Why CIOs Should Look to Startups

Red Robin CIO Chris Laping meets with venture capitalists to seek out his next source of cloud-enabled competitive advantage.

There are two types of people at a startup technology vendor -- the promise-makers and the promise-keepers.

Chris Laping has little appetite for the cold-calling salespeople who fall into the first category. Yet as senior vice president of business transformation and CIO for Red Robin Gourmet Burgers, he's hungry for the next source of advantage in a hyper-competitive industry -- whether it's a menu change, a new market or an emerging technology.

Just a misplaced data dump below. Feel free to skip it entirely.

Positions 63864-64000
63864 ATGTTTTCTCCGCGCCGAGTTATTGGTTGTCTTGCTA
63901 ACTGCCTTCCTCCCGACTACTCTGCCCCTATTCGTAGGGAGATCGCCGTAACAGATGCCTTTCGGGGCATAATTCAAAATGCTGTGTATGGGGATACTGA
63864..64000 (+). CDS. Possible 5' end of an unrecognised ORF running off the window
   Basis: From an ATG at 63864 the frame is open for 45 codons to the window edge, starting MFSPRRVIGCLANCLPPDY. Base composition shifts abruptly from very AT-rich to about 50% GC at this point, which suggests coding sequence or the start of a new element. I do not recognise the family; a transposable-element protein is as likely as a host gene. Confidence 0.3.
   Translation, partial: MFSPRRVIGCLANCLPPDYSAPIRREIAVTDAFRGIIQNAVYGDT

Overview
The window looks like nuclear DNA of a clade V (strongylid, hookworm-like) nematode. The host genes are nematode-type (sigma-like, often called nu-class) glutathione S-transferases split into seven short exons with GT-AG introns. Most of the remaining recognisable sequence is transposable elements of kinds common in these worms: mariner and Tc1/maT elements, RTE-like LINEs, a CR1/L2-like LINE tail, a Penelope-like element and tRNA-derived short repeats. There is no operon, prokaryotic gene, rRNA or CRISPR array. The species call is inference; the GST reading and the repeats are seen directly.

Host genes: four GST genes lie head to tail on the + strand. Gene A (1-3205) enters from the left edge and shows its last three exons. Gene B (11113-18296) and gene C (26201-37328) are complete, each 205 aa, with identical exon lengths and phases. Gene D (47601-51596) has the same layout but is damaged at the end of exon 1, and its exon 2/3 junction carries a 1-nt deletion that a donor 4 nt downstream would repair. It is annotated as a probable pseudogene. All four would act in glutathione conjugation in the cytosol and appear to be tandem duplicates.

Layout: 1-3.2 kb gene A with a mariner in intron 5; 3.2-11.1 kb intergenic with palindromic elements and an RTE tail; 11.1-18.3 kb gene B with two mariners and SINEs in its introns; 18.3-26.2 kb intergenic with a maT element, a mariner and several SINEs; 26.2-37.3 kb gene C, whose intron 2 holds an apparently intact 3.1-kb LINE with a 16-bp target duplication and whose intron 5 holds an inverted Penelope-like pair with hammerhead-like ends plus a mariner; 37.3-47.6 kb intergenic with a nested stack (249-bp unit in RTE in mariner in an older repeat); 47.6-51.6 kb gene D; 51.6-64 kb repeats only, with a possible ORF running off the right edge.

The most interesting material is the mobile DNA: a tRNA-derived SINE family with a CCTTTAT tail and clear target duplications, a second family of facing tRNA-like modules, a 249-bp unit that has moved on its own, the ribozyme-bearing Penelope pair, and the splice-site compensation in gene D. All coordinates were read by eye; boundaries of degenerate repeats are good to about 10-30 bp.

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When Laping got the opportunity to meet with well-known venture capital firms and the CEOs of their portfolio companies -- the promise-keepers -- he leapt at it. "As a CIO, I want to pull back the curtain and understand what innovations they can bring to our business," he says.

Last summer, Laping flew to Silicon Valley for one of Trace3's venture capital CIO briefings, meeting with firms Andreessen Horowitz and Greylock Partners. Having shared Red Robin's business needs with the firms' partners, Laping met with seven or eight companies for 30 minutes each. It was like speed dating, he says, but with startups.

"If it's a bust, at least you haven't wasted much time." Those conversations were "more real, more tangible and more valuable," he says, because he was talking to company leaders, not lackeys.

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